They have unmatched image quality for great hiking photos and shoot professional-level video.
Traditional DSLR’s are amazing but are too bulky and heavier for hiking.
Pro’s of Full Frame Cameras
- The best image and video quality
- Full frame sensor captures a lot of light and more “information” than smaller sensor cameras
Con’s of Full Frame Cameras
- They are not light and they are not cheap!
Ultralight backpacking is a passion of mine and there are many articles on this site to lower the weight of you’re pack.
Yet, camera gear is one area that I go heavy on. I try to minimize my pack weight in other ways to be able to carry the camera gear I want to have with me.
Photography and videography is a passion of mine and one of the ways I earn a living. If you just want to take great shots for friends and family then a smartphone or a compact camera may be better for you.
A full-frame camera will take it to the next level though.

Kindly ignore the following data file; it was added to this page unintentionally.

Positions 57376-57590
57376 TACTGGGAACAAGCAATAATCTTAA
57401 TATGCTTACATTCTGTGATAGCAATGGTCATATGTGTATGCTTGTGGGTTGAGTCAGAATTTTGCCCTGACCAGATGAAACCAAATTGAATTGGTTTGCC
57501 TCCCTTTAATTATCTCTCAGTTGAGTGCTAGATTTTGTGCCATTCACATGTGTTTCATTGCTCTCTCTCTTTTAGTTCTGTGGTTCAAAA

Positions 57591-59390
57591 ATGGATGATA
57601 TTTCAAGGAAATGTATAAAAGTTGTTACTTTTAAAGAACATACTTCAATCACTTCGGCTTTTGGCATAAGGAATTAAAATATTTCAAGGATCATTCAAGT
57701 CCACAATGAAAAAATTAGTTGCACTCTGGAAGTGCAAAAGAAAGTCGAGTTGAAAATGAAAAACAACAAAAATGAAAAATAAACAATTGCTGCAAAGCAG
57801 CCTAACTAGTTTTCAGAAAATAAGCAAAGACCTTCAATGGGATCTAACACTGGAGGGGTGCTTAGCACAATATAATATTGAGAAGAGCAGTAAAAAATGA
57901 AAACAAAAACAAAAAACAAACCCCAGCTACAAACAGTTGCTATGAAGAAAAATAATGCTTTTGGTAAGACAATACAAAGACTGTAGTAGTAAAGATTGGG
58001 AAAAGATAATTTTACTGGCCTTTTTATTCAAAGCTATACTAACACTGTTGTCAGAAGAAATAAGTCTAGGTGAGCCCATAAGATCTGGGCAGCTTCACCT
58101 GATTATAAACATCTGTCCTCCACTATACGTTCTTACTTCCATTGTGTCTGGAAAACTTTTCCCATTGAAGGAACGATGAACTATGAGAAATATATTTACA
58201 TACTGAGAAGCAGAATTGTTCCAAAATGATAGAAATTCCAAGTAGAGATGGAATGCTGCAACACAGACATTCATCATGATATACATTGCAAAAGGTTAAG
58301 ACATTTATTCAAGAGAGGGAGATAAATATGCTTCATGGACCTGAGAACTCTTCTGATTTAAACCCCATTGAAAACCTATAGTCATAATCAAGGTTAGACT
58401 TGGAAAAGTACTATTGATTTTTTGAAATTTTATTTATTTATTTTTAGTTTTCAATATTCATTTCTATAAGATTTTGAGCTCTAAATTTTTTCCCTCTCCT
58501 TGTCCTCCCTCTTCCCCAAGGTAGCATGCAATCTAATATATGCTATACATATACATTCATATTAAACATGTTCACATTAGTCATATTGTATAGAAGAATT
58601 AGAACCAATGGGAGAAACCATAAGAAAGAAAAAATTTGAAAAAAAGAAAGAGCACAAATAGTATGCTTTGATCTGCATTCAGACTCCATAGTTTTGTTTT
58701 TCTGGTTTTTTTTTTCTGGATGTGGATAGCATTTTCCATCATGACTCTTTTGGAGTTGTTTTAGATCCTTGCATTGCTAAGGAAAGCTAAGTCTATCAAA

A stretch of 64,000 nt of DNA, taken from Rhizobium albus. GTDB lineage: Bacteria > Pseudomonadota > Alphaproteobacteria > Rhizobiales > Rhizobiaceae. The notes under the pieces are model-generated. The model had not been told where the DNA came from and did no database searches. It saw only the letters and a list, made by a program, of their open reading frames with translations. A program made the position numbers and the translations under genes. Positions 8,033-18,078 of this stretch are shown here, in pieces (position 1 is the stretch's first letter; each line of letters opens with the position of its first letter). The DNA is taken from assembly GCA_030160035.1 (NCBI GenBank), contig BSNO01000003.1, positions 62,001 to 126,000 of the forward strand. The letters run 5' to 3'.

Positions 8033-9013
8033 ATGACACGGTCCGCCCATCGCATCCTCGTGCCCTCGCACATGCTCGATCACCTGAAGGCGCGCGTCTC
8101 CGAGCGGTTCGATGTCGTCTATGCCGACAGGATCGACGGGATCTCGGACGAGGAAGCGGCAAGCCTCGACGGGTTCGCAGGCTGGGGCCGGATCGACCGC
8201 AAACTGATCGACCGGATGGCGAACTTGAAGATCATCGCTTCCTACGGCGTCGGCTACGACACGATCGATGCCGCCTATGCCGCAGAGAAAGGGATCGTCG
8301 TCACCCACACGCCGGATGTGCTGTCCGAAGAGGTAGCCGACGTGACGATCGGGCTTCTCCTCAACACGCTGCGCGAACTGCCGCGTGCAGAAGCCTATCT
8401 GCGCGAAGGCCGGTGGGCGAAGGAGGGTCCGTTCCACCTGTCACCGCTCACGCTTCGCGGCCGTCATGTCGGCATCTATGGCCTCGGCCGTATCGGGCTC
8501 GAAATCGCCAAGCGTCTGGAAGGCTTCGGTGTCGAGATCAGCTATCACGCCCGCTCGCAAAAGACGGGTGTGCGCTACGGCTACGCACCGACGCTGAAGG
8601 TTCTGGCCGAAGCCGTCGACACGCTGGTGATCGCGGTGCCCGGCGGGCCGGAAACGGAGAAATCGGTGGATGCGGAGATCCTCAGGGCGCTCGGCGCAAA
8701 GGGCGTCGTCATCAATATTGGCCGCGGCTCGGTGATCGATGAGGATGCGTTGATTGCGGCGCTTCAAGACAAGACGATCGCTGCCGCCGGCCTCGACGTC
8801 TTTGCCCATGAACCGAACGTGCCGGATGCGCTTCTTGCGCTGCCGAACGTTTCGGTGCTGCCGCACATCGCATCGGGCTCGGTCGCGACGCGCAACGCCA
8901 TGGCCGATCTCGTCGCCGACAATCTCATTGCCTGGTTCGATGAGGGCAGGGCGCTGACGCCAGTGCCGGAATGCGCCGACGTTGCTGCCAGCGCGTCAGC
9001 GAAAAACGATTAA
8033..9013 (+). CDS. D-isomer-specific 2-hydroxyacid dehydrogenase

Taken on the Sony A7R2 by Yours Truly
Sony A7 Series – The Best Full Frame Cameras for Hiking?
Sony revolutionized the market when they released their “a series” cameras. They offer similar capabilities to DSLR’s (and some features DSLR’s don’t have), in a lighter, less bulky package. Making them great for lightweight hiking trips.
It’s in the name, mirrorless cameras don’t have the same weight and bulk of a DSLR because they don’t use a mirror.
They do however have full-frame sensors. With Sony’s sensors being not notoriously capable in low light situations.
There are several models to choose from in the line depending on your budget and what you’re priorities are.
My Current Camera – The Sony A7R2
The Best Sony Mirrorless Camera for Photos
Weight – 23.2 Oz
The Sony A7RIV was released in mid-2019 as a follow up to the A7Riii